Thirtieth Anniversary: A Shining Example
WICSE celebrated a thirtieth anniversary in 2008, at an event organized by WICSE President Lynn Wang (PhD EE 2009). Winner of the Turing Award, the most prestigious in computer science, IBM Fellow Frances E. Allen was the main speaker. Her award, the equivalent of a Nobel, symbolized a turning point for women computer scientists. Allen gave a public lecture on her pioneering research, The Challenge of the Multi-Cores: Think Sequential, Run Parallel. Two decades earlier Fran Allen had interacted with women students when the campus named her a Regent’s Lecturer in the Computer Science Division. For doctoral alumni who worked at IBM T.J. Watson Research, Allen was known to be a legendary mentor.
With Professor Teresa Meng, Stanford University, and Belle Wei , dean of engineering at San Jose State University, Allen engaged in highly candid Conversation about Women Engineers at the Women’s Faculty Club. Meng made after-dinner remarks in which she recounted the challenges she overcame in founding a startup company after being turned down for venture capital: “My conclusion was that if this was going to happen, I had no other option but to start a company and do it myself.” Meng, a member of the National Academy of Engineering, said she learned persistence from her startup experience and that she practiced “the three F’s: Focus, Faith, and Fortitude.”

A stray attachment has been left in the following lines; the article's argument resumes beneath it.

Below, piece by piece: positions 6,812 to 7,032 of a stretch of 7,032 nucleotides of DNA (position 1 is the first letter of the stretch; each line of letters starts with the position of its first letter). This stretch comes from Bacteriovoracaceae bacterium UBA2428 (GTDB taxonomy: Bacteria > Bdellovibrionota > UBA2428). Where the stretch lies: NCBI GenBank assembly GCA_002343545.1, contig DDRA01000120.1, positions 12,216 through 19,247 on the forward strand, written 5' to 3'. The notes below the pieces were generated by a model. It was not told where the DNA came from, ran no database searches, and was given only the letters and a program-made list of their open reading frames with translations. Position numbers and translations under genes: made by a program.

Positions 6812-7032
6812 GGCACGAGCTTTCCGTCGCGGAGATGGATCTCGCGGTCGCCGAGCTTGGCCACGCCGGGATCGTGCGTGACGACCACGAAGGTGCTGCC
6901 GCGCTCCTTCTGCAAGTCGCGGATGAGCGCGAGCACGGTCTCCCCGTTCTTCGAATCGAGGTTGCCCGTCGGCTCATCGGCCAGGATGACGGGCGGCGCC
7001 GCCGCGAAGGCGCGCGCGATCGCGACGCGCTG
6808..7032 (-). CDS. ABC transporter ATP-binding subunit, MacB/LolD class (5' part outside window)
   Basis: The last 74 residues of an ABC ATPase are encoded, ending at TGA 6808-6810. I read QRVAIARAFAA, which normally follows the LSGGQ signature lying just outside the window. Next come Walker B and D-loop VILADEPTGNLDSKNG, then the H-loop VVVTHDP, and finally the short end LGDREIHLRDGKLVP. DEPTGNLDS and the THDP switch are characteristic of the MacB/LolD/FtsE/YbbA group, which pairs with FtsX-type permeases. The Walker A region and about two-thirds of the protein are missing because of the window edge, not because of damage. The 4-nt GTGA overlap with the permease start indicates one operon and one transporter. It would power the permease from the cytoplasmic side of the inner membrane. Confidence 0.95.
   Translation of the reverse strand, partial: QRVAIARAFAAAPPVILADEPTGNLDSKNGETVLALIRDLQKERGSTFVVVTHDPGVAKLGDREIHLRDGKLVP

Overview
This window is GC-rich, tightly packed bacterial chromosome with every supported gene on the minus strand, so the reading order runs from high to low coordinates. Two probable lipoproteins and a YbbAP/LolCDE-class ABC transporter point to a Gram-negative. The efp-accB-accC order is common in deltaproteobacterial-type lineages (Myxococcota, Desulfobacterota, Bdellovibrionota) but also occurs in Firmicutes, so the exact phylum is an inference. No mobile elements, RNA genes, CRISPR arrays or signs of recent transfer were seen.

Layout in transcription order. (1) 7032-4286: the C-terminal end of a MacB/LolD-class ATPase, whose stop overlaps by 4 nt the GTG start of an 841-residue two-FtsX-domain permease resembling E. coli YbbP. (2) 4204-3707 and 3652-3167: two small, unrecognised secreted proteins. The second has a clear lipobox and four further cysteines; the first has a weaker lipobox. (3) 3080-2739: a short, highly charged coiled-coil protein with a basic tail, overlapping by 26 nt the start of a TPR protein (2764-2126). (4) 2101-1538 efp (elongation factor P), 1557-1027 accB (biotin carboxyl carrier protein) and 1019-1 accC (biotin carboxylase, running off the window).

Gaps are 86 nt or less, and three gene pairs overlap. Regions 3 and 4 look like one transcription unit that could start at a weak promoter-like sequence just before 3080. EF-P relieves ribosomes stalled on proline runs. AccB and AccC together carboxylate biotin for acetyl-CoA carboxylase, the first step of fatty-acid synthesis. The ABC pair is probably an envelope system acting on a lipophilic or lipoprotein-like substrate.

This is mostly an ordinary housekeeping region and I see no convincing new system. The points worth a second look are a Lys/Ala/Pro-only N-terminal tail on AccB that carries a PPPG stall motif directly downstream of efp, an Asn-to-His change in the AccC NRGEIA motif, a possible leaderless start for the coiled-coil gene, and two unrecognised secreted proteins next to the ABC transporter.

Andrew Szeri, Dean of UC Berkeley’s Graduate Division, acknowledged WICSE’s influence on the campus in his message to participants at the thirtieth WICSE celebration, “In my view, effective mentoring systems are key to supporting women through the pipeline, and for 30 years, WICSE has been a shining example of women sharing knowledge for personal support and collective advancement. Your accomplishments have helped change not only your lives and workplaces but the character and quality of UC Berkeley overall, and beyond.”
Fortieth Anniversary: Filling the Pipeline with Qualified Women